In any event, "federal habeas corpus relief does not lie for errors of state law." Estelle v. McGuire, 502 U.S. 62, 67 (1991); 28 U.S.C. § 2254(a). Sandher's habeas claim can only be viable under AEDPA, therefore, if the failure of the sentencing court to sua sponte revisit the voluntariness of Sandher's plea constituted a violation or misapplication of clearly established federal law as announced by the Supreme Court. There is no Supreme Court law imposing such a duty on the sentencing court. The constitutional touchstone by which all pleas are assessed is simply whether they were intelligently and voluntarily made, see Willbright v. Smith, 745 F.2d 779, 780 (2d Cir. 1984), and the Appellate Division ruled that Sandher "knowingly, voluntarily, and intelligently pleaded guilty." Sandher, 785 N.Y.S.2d at 88.

In challenging that determination, Sandher relies on Boykin v. Alabama, 395 U.S. 238 (1969), in which the Supreme Court held that a guilty plea was not knowingly and intelligently made where "the judge asked no questions of petitioner concerning his plea, and petitioner did not address the court." Id at 239. Sandher's reliance on Boykin is misplaced because the court here carefully explained Sandher's rights to him; addressed focused questions to Sandher detailing the nature and basis of the charge; explained the sentence that would be imposed; and solicited from Sandher his acknowledgment that he understood the basis for his plea, the rights he was waiving by pleading guilty, and the term of his incipient incarceration. See Plea Tr. at 7-10.

Sandher also relies upon the strictures of Rule 11 of the Federal Rule of Criminal Procedure, which govern the procedures for the taking of a guilty plea in federal court. However, a trial court's failure to abide by the mandates of Rule 11 is not a violation of due process. See United States v. Dominguez Benitez, 542 U.S. 74, 83 (2004) ("[T]he violation claimed was of Rule 11, not of due process."); see also Moran v. United States, 96-CV- 3657, 1998 WL 54616, at *3 (S.D.N.Y. 1998) ("[I]t is important to recognize that it is the technical requirements of Rule 11, not due process, that require federal courts to conduct a factual inquiry before accepting a guilty plea."). As the Second Circuit has explained, as long as a guilty plea is voluntary and intelligent, the Due Process Clause "does not mandate a factual basis inquiry by state courts." Willbright v. Smith, 745 F.2d at 780.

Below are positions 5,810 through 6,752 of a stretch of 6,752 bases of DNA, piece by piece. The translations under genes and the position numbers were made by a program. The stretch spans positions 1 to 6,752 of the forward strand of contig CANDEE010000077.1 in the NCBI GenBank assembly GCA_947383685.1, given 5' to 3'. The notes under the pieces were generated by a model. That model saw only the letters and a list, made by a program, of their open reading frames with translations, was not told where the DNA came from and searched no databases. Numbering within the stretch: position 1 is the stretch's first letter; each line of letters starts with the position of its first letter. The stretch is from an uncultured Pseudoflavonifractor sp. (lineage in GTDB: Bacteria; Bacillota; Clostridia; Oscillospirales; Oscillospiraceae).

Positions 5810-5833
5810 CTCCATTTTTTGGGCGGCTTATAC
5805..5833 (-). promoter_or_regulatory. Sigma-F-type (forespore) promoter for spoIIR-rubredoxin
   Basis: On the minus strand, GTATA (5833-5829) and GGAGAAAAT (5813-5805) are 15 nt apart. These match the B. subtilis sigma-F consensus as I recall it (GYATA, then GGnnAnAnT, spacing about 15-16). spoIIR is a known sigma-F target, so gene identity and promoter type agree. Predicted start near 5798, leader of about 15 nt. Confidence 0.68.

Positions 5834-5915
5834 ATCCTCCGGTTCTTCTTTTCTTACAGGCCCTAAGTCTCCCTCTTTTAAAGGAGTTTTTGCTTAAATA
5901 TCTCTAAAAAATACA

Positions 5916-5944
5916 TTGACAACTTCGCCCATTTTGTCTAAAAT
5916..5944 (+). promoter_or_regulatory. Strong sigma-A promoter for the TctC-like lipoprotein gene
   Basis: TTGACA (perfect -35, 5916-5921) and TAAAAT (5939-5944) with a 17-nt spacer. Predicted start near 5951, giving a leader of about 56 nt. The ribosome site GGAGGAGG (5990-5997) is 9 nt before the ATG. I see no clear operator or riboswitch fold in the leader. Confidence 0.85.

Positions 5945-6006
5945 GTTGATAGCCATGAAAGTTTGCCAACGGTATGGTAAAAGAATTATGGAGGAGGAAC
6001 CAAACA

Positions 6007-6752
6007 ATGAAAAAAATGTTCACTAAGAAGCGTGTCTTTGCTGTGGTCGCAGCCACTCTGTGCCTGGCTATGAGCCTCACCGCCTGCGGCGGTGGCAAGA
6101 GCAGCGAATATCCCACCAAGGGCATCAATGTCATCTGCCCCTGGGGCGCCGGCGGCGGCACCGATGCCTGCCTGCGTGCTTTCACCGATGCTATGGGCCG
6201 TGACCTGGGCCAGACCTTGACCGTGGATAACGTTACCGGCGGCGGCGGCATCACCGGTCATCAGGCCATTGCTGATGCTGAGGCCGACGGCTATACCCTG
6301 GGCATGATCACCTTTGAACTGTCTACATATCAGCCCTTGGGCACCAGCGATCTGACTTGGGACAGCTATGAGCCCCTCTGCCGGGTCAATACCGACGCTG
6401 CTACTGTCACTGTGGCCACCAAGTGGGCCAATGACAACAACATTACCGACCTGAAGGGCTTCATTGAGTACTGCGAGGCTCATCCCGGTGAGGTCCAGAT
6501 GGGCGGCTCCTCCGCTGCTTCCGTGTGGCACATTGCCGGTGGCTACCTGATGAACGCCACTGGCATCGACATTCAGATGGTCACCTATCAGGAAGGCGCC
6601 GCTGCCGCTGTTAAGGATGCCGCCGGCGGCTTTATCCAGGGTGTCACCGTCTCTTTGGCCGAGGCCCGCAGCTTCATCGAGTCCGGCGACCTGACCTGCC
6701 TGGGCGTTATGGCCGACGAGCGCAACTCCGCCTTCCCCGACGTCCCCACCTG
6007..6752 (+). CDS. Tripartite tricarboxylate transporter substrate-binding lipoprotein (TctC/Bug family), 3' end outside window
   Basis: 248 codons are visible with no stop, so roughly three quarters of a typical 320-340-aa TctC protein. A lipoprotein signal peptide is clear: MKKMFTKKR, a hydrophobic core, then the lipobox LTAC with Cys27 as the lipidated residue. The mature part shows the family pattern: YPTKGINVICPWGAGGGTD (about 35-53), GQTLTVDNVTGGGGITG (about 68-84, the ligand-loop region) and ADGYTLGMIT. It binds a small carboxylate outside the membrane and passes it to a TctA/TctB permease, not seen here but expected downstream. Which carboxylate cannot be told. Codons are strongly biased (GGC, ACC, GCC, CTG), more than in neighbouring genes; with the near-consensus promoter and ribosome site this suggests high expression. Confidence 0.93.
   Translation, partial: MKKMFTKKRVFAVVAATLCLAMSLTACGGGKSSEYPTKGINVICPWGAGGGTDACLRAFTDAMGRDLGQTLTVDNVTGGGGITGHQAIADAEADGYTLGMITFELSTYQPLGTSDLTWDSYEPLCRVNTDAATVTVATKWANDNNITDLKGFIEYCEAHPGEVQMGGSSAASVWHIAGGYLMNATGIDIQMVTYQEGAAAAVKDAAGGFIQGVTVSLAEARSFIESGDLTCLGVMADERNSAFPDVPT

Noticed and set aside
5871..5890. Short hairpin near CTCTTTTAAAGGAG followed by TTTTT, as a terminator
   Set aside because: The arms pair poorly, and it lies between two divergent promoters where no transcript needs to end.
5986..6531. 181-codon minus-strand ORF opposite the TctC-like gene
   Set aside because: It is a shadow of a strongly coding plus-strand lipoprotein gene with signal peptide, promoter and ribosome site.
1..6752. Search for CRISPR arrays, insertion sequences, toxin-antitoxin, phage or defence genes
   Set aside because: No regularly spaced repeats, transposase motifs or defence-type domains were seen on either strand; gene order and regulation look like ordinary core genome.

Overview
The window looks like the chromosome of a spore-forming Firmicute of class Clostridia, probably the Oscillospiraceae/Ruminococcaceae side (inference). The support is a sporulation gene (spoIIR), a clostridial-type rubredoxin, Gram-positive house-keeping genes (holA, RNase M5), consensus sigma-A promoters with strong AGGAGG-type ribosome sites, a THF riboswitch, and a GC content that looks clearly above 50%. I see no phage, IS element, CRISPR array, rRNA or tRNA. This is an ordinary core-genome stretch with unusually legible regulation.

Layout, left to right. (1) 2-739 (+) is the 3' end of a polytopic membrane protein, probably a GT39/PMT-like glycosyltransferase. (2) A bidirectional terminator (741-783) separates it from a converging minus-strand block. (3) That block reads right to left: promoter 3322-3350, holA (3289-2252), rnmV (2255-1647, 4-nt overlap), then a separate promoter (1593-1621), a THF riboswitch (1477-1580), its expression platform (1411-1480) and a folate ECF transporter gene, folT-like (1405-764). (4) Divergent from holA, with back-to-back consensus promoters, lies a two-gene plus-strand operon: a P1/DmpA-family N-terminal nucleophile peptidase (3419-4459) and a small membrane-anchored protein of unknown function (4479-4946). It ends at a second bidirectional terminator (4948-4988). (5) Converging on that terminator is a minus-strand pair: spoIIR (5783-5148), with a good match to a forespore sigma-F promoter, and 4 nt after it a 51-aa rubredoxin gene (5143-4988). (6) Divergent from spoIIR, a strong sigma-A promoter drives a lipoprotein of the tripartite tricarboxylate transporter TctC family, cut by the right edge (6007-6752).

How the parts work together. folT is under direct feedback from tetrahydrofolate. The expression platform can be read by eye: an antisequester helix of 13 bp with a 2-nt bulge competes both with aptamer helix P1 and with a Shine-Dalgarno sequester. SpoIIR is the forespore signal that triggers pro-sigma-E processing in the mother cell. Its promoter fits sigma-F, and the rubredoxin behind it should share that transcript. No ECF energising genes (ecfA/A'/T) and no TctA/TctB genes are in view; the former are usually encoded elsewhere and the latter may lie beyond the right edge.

In sum, the Appellate Division did not contravene clearly established Supreme Court law in rejecting Sandher's contention that the sentencing court had a constitutional obligation sua sponte to revisit the voluntariness of his plea because of the unsworn statements contained in the PSR. In addition, nothing in the record suggests that the Appellate Division unreasonably or even incorrectly applied Supreme Court precedent in determining that Sandher's plea was voluntarily and intelligently made.

B. Ineffective Assistance of Appellate Counsel for Omitting the PSR Statements

With respect to his ineffective assistance of appellate counsel claim, Sandher argued in his coram nobis application that his initial appellate counsel was deficient in failing to cite the exculpatory statements in the PSR in support of his appeal. See Second Am. Pet. at 24 ("[Sandher] would have won the appeal had the omission not been made."). Although the Appellate Division summarily denied this ineffective assistance claim on the merits, it cannot be held that its unexplained decision was nonetheless an unreasonable application of clearly established Supreme Court precedent under Strickland v. Washington, 466 U.S. 668 (1984) (establishing two-prong standard that counsel's representation must fall below an objective standard of reasonableness, and that there be a reasonable probability that, but for counsel's unprofessional errors, the result of the proceeding would have been different). Since the sentencing court was under no constitutional or state law obligation sua sponte to revisit the viability of Sandher's plea simply because of his gratuitous unsworn statements in the PSR, Sandher's first appellate counsel cannot be faulted for failing to make a non-meritorious argument, and the Appellate Division's rejection of the coram nobis application cannot be viewed as an unreasonable application of clearly established Supreme Court law.


Sandher's habeas petition is denied. Because he has failed to make a substantial showing of the denial of a federal right, a certificate of appealability will not issue. See 28 U.S.C. § 2253.


FREDERIC BLOCK Senior United States District Judge